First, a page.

Scandinavian carrier SAS reached an agreement with its pilot group this week ending a strike which lasted seven days resulting in the cancellation of over 4,000 flights. The airline announced the end of the industrial action at a press conference on Thursday evening bringing relief to its customers, 360,000 of whom had been disrupted by the week-long dispute.
As previously reported, the pilots had been seeking a 13 percent salary increase, limits on the number of hours rostered and increased notice of scheduled trip patterns. The airline advised that the new collective agreement would be valid for a three-year term, subject to ratification by Norwegian and Danish pilots. Forbes reported that the agreement will give pilots salary increases of 3.5 percent in 2019, three percent in 2020 and four percent in 2021 and that SAS would concede on roster flexibility.
Christian Laulund, head of one of four pilot unions representing the 1,400 SAS pilots, said: “The proportion of pilots in the (SAS) group with a predictable rotation system will increase from 40 percent to 60 percent.”
Rickard Gustafson, President and CEO of SAS said on Thursday: “It is with relief I now conclude that our customers soon will be flying again and that we will be able to pursue our commitment to travelers to, from and within Scandinavia.”
The airline could not give an immediate indication of the financial implications of what it referred to as a ‘conflict’ between the company and its pilots though estimates reported in Scandinavian media put the figure at $52 million.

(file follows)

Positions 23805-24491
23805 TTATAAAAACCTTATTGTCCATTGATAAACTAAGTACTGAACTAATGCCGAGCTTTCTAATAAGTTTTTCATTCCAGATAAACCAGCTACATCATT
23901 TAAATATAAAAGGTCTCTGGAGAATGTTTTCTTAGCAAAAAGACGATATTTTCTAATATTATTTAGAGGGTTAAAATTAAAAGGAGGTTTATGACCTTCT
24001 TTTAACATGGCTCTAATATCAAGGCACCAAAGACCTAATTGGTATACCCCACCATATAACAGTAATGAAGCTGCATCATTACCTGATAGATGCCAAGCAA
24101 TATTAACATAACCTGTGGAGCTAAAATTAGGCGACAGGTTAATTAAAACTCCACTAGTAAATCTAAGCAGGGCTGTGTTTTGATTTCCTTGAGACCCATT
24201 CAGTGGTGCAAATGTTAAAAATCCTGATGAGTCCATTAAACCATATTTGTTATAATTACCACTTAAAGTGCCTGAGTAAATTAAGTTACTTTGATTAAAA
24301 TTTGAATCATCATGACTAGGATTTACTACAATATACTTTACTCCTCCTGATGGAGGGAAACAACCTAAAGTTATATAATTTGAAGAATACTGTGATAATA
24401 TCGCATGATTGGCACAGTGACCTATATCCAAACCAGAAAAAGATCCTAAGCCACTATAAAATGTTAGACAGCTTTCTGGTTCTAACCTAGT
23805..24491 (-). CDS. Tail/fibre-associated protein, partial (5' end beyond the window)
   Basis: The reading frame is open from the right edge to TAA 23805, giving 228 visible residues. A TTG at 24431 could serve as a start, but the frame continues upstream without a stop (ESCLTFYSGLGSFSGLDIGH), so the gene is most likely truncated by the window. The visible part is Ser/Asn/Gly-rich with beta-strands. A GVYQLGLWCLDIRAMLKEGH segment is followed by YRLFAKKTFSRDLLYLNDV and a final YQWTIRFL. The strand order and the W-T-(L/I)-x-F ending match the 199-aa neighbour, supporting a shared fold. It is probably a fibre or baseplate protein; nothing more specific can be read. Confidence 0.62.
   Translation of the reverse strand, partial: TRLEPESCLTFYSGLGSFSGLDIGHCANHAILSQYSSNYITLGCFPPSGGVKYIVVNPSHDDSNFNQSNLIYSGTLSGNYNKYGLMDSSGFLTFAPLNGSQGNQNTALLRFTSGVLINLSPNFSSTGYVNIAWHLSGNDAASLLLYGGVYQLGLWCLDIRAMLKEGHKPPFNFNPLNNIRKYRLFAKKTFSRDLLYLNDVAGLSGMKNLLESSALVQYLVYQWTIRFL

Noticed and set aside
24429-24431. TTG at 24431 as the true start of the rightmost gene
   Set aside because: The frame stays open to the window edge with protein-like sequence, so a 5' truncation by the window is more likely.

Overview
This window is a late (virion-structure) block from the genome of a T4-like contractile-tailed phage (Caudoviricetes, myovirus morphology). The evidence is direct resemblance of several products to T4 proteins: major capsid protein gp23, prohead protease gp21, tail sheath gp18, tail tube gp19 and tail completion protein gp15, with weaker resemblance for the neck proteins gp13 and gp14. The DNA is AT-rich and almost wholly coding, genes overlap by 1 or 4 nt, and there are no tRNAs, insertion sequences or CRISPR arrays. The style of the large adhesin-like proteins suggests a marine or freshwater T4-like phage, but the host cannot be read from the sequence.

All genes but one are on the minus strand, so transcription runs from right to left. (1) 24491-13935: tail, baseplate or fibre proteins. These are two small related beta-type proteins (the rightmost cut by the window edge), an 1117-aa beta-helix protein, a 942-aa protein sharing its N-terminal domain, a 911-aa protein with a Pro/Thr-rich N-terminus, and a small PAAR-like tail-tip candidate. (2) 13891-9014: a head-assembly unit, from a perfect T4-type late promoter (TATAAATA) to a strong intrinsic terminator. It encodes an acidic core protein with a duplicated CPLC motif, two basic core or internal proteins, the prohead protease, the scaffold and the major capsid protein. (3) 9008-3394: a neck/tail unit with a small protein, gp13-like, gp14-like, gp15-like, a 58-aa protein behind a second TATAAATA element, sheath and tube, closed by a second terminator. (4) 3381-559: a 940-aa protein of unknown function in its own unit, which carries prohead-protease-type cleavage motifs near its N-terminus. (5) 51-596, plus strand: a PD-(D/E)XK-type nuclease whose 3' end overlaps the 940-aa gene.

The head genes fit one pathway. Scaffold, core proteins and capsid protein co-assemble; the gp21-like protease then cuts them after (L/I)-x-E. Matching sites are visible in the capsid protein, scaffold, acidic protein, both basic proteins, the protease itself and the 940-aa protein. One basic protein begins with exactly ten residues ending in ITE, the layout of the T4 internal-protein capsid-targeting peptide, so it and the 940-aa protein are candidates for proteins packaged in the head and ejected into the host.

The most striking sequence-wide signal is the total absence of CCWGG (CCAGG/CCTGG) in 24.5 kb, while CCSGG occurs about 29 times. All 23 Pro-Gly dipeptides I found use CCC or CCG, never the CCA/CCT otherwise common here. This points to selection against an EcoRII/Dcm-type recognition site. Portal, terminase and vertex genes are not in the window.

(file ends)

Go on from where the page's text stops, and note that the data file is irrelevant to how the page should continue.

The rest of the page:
Going forward, the introduction of the collective agreement will put the airline’s costs under pressure, adding to the impact of a lower Swedish kronor and rising fuel prices. Of further concern is the impact the strike will have on the confidence of the travelling public who have been adversely affected by cancelled flights and the airline’s refusal to pay compensation resulting from the disruption. A positive for SAS was the gain by nine percent on the value of shares in anticipation of an agreement. The airline had been devalued by a third since February.
John is educated to postgraduate level achieving a masters degree with Distinction in Airline and Airport Management. John is currently the course director of an undergraduate commercial pilot training programme at a leading London university. In addition he is contracted as an external instructor for IATA (International Air Transport Association) and a member of the Heathrow Community Fund’s ‘Communities for Tomorrow’ panel.
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